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COMP3221: Microprocessors and Embedded Systems. Lecture 13: Functions II http://www.cse.unsw.edu.au/~cs3221 Lecturer: Hui Wu Session 2, 2005. Overview. Recursive Functions Computing the Stack Size for function calls. Recursive Functions.

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## COMP3221: Microprocessors and Embedded Systems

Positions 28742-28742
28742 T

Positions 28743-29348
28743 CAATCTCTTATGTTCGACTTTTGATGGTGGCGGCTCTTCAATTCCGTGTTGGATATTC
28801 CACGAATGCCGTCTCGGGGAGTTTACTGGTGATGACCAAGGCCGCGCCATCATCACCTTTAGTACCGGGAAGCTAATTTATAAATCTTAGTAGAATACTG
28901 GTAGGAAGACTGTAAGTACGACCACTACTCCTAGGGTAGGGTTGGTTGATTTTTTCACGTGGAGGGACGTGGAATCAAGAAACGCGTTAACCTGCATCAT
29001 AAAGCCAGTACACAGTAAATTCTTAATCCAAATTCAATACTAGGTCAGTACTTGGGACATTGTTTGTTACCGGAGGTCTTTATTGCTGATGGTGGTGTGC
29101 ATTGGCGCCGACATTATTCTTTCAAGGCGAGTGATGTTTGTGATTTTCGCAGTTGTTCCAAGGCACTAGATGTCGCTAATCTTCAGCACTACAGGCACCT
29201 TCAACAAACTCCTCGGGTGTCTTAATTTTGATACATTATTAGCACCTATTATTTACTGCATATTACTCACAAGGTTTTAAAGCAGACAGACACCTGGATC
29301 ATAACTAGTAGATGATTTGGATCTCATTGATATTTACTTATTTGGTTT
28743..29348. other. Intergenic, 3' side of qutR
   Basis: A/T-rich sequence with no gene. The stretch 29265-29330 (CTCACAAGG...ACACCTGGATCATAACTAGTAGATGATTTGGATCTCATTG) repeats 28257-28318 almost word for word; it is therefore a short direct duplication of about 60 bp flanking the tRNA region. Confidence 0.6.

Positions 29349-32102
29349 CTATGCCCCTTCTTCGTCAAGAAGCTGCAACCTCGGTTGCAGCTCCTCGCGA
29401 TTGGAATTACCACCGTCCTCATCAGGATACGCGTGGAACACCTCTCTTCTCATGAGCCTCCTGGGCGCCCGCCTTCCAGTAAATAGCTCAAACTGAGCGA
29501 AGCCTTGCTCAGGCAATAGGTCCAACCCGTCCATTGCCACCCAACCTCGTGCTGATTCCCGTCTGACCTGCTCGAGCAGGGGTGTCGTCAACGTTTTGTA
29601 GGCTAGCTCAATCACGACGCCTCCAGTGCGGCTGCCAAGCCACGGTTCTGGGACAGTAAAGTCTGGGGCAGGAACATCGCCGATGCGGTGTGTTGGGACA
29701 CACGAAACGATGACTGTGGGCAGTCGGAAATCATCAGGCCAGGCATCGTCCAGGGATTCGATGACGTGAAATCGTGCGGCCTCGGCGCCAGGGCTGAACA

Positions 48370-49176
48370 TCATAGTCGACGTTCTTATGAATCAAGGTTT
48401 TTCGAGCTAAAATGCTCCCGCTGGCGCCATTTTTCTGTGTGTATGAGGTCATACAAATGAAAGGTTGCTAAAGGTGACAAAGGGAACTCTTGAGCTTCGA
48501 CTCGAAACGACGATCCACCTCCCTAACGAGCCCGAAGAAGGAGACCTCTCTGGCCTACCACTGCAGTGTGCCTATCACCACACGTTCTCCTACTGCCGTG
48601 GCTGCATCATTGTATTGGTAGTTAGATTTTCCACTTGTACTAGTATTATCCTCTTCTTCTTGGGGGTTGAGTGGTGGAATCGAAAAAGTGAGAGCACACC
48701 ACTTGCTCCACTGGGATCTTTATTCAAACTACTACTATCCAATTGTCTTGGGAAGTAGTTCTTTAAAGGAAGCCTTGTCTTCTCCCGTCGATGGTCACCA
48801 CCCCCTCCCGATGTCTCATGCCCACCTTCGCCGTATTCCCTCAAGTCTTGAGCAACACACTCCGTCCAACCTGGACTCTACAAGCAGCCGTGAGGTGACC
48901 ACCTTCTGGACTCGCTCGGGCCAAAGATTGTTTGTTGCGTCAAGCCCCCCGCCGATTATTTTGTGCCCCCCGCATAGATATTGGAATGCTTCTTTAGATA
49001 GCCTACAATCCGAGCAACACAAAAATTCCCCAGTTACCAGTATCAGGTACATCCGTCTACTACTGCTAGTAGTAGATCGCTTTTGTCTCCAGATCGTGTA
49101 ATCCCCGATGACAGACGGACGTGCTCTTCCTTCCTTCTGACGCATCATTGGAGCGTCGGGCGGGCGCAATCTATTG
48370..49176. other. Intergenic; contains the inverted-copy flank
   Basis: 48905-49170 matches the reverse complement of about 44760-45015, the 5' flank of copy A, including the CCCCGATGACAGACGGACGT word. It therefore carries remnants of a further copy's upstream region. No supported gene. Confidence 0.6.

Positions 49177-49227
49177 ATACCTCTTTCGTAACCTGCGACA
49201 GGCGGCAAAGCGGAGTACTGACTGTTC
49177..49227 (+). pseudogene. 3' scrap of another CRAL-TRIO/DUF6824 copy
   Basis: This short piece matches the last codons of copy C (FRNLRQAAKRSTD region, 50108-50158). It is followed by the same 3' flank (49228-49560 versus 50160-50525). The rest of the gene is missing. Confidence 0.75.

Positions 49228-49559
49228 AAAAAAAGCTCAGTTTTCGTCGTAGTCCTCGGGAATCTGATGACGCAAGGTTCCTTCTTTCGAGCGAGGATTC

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**COMP3221: Microprocessors and Embedded Systems**Lecture 13: Functions II http://www.cse.unsw.edu.au/~cs3221 Lecturer: Hui Wu Session 2, 2005**Overview**• Recursive Functions • Computing the Stack Size for function calls COMP3221/9221: Microprocessors and Embedded Systems**Recursive Functions**• A recursive function is both a caller and a callee of itself. • Need to check both its source caller (that is not itself) and itself for register conflicts. • Can be hard to compute the maximum stack space needed for recursive function calls. • Need to know how many times the function is nested (the depth of the calls). COMP3221/9221: Microprocessors and Embedded Systems**An Example of Recursive Function Calls**int sum(int n); int main(void) { int n=100; sum(n); return 0; } void sum(int n) { if (n<=0) return 0; else return (n+ sum(n-1)); } main() is the caller of sum() sum() is the caller and callee of itself**Call Trees**• A call tree is a weighted directed tree G = (V, E, W) where • V={v1, v2, …, vn} is a set of nodes each of which denotes an execution of a function; • E={vivj: vi calls vj} is a set of directed edges each of which denotes the caller-callee relationship, and • W={wi (i=1, 2, …, n): wi is the frame size of vi} is a set of stack frame sizes. • The maximum size of stack space needed for the function calls can be derived from the call tree.**An Example of Call Trees**int main(void) { … func1(); … func2(); } void func1() { … func3(); … } void func2() { … func4(); … func5(); … }**An Example of Call Trees (Cont.)**10 main() 20 60 func1() func2() 30 80 10 func3() func4() func5() The number in red beside a function is its frame size in bytes.**Computing the Maximum Stack Size for Function Calls**Step 1: Draw the call tree. Step 2: Find the longest weighted path in the call tree. The total weight of the longest weighted path is the maximum stack size needed for the function calls.**An Example**10 main() 20 60 func1() func2() 30 80 10 func3() func4() func5() The longest path is main() func1() func3() with the total weight of 110. So the maximum stack space needed for this program is 110 bytes.**Fibonacci Rabbits**• Suppose a newly-born pair of rabbits, one male, one female, are put in a field. Rabbits are able to mate at the age of one month so that at the end of its second month a female can produce another pair of rabbits. Suppose that our rabbits never die and that the female always produces one new pair (one male, one female) every month from the second month on. • How many pairs will there be in one year? • Fibonacci’s Puzzle • Italian, mathematician Leonardo of Pisa (also known as Fibonacci) 1202. COMP3221/9221: Microprocessors and Embedded Systems**Fibonacci Rabbits (Cont.)**• The number of pairs of rabbits in the field at the start of each month is 1, 1, 2, 3, 5, 8, 13, 21, 34, ... . • In general, the number of pairs of rabbits in the field at the start of month n, denoted by F(n), is recursively defined as follows. • F(n) = F(n-1) + F(n-2) • Where F(0) = F(1) = 1. • F(n) (n=1, 2, …, ) are called Fibonacci numbers. COMP3221/9221: Microprocessors and Embedded Systems**C Solution of Fibonacci Numbers**int month=4; int main(void) { fib(month); } int fib(int n) { if(n == 0) return 1; if(n == 1) return 1; return (fib(n - 1) + fib(n - 2)); } COMP3221/9221: Microprocessors and Embedded Systems**AVR Assembler Solution**X X–2 Frame structure for fib() X–3 X–4 X–5 r16, r17, r28 and r29 are conflict registers. X–6 An integer is 2 bytes long in WINAVR X–8 Y COMP3221/9221: Microprocessors and Embedded Systems**Assembly Code for main()**.cseg month:.dw 4 main: ; Prologue ldi r28, low(RAMEND) ldi r29, high(RAMEND) out SPH, r29 ; Initialise the stack pointer SP to point to out SPL, r28 ; the highest SRAM address ; End of prologue ldi r30, low(month<<1) ; Let Z point to month ldi r31, high(month<<1) lpm r24, z+ ; Actual parameter 4 is stored in r25:r24 lpm r25, z rcall fib ; Call fib(4) ; Epilogue: no return loopforever: rjmp loopforever**Assembly Code for fib()**fib:push r16 ; Prologue push r17 ; Save r16 and r17 on the stack push r28 ; Save Y on the stack push r29 in r28, SPL in r29, SPH sbiw r29:r28, 2 ; Let Y point to the bottom of the stack frame out SPH, r29 ; Update SP so that it points to out SPL, r28 ; the new stack top std Y+1, r24 ; Pass the actual parameter to the formal parameter std Y+2, r25 cpi r24, 0 ; Compare n with 0 clr r0 cpc r25, r0 brne L3 ; If n!=0, go to L3 ldi r24, 1 ; n==0 ldi r25, 0 ; Return 1 rjmp L2 ; Jump to the epilogue**Assembly Code for fib() (Cont.)**L3:cpi r24, 1 ; Compare n with 1 clr r0 cpc r25, r0 brne L4 ; If n!=1 go to L4 ldi r24, 1 ; n==1 ldi r25, 0 ; Return 1 rjmp L2 ; Jump to the epilogue L4: ldd r24, Y+1 ; n>=2 ldd r25, Y+2 ; Load the actual parameter n sbiw r24, 1 ; Pass n-1 to the callee rcall fib ; call fib(n-1) mov r16, r24 ; Store the return value in r17:r16 mov r17, r25 ldd r24, Y+1 ; Load the actual parameter n ldd r25, Y+2 sbiw r24, 2 ; Pass n-2 to the callee rcall fib ; call fib(n-2) add r24, r16 ; r25:r25=fib(n-1)+fib(n-2) adc r25, r17**Assembly Code for fib() (Cont.)**L2: ; Epilogue adiw r29:r28, 2 ; Deallocate the stack frame for fib() out SPH, r29 ; Restore SP out SPL, r28 pop r29 ; Restore Y pop r28 pop r17 ; Restore r17 and r16 pop r16 ret**Computing the Maximum Stack Size**Step 1: Draw the call tree. 0 main() 8 fib(4) 8 8 fib(3) fib(2) 8 8 8 8 fib(2) fib(1) fib(1) fib(0) 8 8 fib(1) fib(0) The call tree for n=4**Computing the Maximum Stack Size (Cont.)**Step 1: Find the longest weighted path. 0 main() 8 fib(4) 8 8 fib(3) fib(2) 8 8 8 8 fib(2) fib(1) fib(1) fib(0) 8 8 fib(1) fib(0) The longest weighted path is main() fib(4) fib(3) fib(2) fib(1) with the total weight of 32. So a stack space of 32 bytes is needed for this program.